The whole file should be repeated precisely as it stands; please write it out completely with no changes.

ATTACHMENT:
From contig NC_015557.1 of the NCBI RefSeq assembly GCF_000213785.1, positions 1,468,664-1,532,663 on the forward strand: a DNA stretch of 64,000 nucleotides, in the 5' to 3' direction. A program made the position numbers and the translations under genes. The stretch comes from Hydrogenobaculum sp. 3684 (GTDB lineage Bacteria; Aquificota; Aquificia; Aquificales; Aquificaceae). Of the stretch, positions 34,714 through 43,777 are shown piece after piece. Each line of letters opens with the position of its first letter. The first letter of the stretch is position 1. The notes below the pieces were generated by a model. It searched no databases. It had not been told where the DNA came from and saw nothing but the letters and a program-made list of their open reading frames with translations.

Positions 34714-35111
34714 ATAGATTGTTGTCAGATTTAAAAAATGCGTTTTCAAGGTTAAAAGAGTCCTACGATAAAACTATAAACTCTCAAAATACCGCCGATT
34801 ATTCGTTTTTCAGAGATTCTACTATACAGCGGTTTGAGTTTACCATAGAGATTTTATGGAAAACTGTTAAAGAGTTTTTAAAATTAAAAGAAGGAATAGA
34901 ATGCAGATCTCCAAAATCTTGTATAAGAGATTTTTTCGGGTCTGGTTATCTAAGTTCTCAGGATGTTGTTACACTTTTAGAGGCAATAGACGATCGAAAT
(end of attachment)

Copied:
From contig NC_015557.1 of the NCBI RefSeq assembly GCF_000213785.1, positions 1,468,664-1,532,663 on the forward strand: a DNA stretch of 64,000 nucleotides, in the 5' to 3' direction. A program made the position numbers and the translations under genes. The stretch comes from Hydrogenobaculum sp. 3684 (GTDB lineage Bacteria; Aquificota; Aquificia; Aquificales; Aquificaceae). Of the stretch, positions 34,714 through 43,777 are shown piece after piece. Each line of letters opens with the position of its first letter. The first letter of the stretch is position 1. The notes below the pieces were generated by a model. It searched no databases. It had not been told where the DNA came from and saw nothing but the letters and a program-made list of their open reading frames with translations.

Positions 34714-35111
34714 ATAGATTGTTGTCAGATTTAAAAAATGCGTTTTCAAGGTTAAAAGAGTCCTACGATAAAACTATAAACTCTCAAAATACCGCCGATT
34801 ATTCGTTTTTCAGAGATTCTACTATACAGCGGTTTGAGTTTACCATAGAGATTTTATGGAAAACTGTTAAAGAGTTTTTAAAATTAAAAGAAGGAATAGA
34901 ATGCAGATCTCCAAAATCTTGTATAAGAGATTTTTTCGGGTCTGGTTATCTAAGTTCTCAGGATGTTGTTACACTTTTAGAGGCAATAGACGATCGAAAT